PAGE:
Very few State Natural Areas have public facilities, but nearly all are open for a variety of recreational activities as indicated below. Generally, there are no picnic areas, restrooms, or other developments. Parking lots or designated parking areas are noted on individual SNA pages and maps. Trails, if present, are typically undesignated footpaths. If a developed trail is present, it will normally be noted on the SNA map and/or under the "Access" tab. A compass and topographic map or a GPS unit are useful tools for exploring larger, isolated SNAs.
Hunting and trapping
This SNA has multiple landowners: Opportunities for hunting and trapping depend on the land owner. In general, most DNR-owned land allows hunting and trapping. Partner-owned land may have other rules (for example, university-owned lands do not allow hunting or trapping). Please contact them directly to find out about their rules for hunting and trapping. You can find a link to other owner websites under the "Resource links" heading above. More details regarding allowable uses on the non-DNR land may be found under the "Access" tab above, if available.
Allowable activities: DNR-owned land
In general, the activities listed below are allowed on all DNR-owned SNA lands. Exceptions to this list of public uses, such as SNAs closed to hunting, are noted under the "Access" tab above and posted with signs on site.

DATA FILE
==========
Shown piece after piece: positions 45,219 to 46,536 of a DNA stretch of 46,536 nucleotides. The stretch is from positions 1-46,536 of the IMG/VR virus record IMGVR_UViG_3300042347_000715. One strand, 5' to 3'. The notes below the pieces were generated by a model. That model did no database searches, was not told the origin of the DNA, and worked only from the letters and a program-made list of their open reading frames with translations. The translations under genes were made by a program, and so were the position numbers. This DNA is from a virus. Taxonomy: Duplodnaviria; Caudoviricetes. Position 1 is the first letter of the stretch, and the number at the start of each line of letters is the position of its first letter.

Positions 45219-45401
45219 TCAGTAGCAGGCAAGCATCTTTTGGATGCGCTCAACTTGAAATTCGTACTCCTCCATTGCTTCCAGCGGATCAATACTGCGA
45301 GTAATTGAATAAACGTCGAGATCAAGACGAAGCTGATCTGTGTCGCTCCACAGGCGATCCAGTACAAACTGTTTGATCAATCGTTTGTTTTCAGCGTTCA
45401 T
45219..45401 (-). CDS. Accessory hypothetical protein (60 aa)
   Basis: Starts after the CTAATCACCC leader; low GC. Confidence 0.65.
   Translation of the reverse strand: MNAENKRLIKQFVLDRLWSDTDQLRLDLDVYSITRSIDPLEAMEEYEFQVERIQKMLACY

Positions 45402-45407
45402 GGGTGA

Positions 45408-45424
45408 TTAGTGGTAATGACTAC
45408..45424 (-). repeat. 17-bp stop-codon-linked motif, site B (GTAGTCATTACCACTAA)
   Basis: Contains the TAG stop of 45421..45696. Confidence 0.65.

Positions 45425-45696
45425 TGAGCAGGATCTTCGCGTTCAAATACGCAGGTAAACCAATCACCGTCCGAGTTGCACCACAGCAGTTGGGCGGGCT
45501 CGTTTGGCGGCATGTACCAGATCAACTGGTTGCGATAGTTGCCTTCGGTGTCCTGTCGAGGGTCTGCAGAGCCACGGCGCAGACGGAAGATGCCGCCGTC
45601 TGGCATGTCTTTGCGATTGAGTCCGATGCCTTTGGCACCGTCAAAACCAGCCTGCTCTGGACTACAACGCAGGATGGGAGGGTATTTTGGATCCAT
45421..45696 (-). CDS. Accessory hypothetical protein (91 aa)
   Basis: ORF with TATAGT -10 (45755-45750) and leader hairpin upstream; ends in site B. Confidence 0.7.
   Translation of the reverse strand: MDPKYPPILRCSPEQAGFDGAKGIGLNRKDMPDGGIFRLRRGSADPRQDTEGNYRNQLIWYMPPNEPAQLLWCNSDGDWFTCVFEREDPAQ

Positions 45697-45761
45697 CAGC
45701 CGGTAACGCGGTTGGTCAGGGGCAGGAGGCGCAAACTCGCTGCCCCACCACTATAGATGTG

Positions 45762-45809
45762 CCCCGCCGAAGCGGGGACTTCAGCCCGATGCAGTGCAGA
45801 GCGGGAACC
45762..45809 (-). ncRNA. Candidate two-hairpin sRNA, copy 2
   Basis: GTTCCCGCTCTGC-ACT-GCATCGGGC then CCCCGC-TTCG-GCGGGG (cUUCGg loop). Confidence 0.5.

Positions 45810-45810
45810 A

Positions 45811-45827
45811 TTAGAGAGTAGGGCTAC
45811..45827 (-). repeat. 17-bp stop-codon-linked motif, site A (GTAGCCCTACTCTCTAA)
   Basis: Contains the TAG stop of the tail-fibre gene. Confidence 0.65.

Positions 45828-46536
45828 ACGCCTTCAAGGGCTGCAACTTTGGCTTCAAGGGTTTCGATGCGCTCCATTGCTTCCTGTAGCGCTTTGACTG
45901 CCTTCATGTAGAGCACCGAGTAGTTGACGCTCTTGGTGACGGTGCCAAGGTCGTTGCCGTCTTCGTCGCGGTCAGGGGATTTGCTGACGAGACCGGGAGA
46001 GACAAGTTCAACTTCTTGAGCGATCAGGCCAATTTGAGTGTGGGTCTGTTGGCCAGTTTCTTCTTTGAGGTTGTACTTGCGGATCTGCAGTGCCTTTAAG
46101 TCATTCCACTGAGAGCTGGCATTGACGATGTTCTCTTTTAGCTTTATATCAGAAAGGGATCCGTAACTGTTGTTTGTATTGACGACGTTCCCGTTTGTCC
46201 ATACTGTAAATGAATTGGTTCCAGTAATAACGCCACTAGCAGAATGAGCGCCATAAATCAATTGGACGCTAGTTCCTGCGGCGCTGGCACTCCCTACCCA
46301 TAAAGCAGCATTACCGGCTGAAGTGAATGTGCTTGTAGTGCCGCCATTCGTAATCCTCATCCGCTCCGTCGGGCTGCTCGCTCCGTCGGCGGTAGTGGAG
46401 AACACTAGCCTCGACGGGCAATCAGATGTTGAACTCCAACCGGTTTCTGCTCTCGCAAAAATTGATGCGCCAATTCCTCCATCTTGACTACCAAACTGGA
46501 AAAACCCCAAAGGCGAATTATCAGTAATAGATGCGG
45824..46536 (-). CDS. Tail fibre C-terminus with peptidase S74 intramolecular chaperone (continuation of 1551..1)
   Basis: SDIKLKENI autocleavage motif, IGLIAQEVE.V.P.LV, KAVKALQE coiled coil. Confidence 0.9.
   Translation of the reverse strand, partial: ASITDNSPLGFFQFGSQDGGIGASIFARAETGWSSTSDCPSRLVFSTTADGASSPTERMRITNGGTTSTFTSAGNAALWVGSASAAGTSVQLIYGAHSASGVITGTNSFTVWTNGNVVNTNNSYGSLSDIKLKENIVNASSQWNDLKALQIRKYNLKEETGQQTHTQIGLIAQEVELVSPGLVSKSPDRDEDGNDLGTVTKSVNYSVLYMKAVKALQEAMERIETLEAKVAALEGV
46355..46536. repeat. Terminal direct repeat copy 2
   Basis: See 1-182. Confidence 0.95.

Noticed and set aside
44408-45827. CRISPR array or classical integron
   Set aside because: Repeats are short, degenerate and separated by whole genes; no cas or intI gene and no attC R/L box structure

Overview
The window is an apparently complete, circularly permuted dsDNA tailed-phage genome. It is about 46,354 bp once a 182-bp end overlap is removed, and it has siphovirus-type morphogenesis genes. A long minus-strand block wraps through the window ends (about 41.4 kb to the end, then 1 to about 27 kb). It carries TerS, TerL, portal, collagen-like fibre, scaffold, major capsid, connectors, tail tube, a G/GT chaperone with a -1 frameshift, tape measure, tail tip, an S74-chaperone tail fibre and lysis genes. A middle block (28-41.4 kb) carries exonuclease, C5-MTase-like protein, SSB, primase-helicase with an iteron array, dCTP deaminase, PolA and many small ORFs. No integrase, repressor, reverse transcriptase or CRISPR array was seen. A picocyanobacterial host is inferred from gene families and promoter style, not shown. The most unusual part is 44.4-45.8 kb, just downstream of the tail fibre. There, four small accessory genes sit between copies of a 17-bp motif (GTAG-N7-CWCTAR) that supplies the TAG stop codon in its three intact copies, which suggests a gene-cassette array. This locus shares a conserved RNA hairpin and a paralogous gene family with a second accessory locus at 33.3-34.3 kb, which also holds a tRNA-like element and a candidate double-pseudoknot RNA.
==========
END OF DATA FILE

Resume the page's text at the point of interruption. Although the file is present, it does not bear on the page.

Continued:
- Cross country skiing
Prohibited activities: all SNAs
- Horseback riding
- Rock climbing
- Vehicles, including bicycles, ATVs, aircraft, and snowmobiles except on trails and roadways designated for their use
- Collecting of animals (other than legally harvested species), non-edible fungi, rocks, minerals, fossils, archaeological artifacts, soil, downed wood, or any other natural material, alive or dead. Collecting for scientific research requires a permit issued by the DNR
- Collecting of plants including seeds, roots or other non-edible parts of herbaceous plants such as wildflowers or grasses
- Camping and campfires
For rules governing state-owned SNAs and other state lands, please consult Chapter NR 45 Wis. Admin. Code [exit DNR]